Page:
Paris June 10. 1827
The Packet which sailed from New York for Havre on the 1st Ulto. brought me your letter of the 12 of April in which you request me on behalf of your University to ascertain how far the studies and acquirements of Mr Moncure Robinson have qualified him for the Professorship of Mathematics in that Institution. I have seen Mr Robinson frequently since he arrived in Europe, and feel much pleasure in bearing testimony to his amiable manners, excellent morals, and great industry and facility, in the acquirement of useful information. Having the most entire confidence in his ingenuousness and candor, I without making the most remote allusion to the object I had in view asked him whether he had very particularly devoted his attention to the study of the higher branches of Mathematics. He answered that whilst at College he had made rather an unusual proficiency in that branch of science, but that since his arrival in Europe he had devoted his principal attention to the study of civil Engineering and had attended to Mathematics only so far as they might be subsidiary to his great object which was that of becoming a practical Engineer. With this object in view he has already visited most of the Canals and other publick works in England and in the South of France, and the Minister of the Marines on my application has been so obliging as to give him permission to visit the Military ports of Cherbourg and Brest. It is his present intention to pass through England and on his way to obtain permission to visit the Docks at Plymouth and then return to the United States.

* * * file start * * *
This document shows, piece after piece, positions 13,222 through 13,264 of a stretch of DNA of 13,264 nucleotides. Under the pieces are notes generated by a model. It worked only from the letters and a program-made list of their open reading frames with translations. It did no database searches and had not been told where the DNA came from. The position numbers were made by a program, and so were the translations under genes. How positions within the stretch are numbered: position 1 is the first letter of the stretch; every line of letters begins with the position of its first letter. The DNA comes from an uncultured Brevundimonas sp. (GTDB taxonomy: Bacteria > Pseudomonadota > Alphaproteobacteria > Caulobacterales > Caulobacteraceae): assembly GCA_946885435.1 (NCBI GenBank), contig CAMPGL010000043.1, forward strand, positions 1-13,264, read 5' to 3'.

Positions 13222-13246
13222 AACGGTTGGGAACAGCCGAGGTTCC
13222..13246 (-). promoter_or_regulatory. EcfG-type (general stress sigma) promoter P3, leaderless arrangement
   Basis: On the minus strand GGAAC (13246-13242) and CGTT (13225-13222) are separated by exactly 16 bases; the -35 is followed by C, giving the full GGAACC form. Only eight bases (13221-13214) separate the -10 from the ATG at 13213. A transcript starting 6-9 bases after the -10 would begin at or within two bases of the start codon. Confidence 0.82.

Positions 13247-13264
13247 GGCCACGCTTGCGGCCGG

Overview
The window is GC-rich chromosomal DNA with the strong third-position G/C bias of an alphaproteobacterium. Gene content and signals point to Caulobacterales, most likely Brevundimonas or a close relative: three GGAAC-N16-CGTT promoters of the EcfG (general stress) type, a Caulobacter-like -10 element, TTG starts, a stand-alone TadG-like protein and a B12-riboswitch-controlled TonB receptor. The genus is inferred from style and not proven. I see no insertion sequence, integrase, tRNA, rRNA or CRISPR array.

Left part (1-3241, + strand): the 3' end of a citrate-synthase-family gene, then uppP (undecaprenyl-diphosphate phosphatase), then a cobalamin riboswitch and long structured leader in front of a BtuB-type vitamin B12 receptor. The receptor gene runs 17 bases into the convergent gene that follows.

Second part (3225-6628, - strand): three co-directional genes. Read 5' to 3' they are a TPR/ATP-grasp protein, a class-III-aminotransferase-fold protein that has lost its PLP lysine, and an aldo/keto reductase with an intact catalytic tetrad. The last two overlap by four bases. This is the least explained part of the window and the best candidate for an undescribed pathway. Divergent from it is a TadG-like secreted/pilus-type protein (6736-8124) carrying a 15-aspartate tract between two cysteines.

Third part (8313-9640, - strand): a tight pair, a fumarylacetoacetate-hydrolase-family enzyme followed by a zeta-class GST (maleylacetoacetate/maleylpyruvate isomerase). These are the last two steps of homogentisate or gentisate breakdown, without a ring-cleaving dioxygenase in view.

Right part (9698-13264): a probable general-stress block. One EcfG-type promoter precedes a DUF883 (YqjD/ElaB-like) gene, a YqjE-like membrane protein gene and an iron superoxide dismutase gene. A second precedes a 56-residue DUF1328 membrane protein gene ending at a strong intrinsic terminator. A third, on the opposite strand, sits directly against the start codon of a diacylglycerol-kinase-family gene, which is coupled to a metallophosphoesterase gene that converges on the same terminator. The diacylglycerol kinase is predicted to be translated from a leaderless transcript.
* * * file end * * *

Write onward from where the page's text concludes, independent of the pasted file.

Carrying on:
The Visitors will from what I have stated be able to decide whether the acquirements of Mr Robinson are such as would enable him to enter on a Professorship at this time. He certainly has impressed me during his residence here with so favorable an opinion of his industry and capacity, that I should not doubt of his qualifying himself in a very short time (if he is not now qualified) to fill the vacant chair. If however the Visitors shall decide to look out for more matured talents, Mr Robinson will find useful occupation in assisting the progress of those great internal Improvements which are giving to the U States prosperity at home and reputation abroad.
Mrs. Brown joins me in expressing our sincere gratitude to Mrs. Madison for her kind recollection of us, and we pray you to present to her our most affectionate & respectfull Complts. I am Dear Sir with the most unfeigned regard Your faithfull & Obed Sert.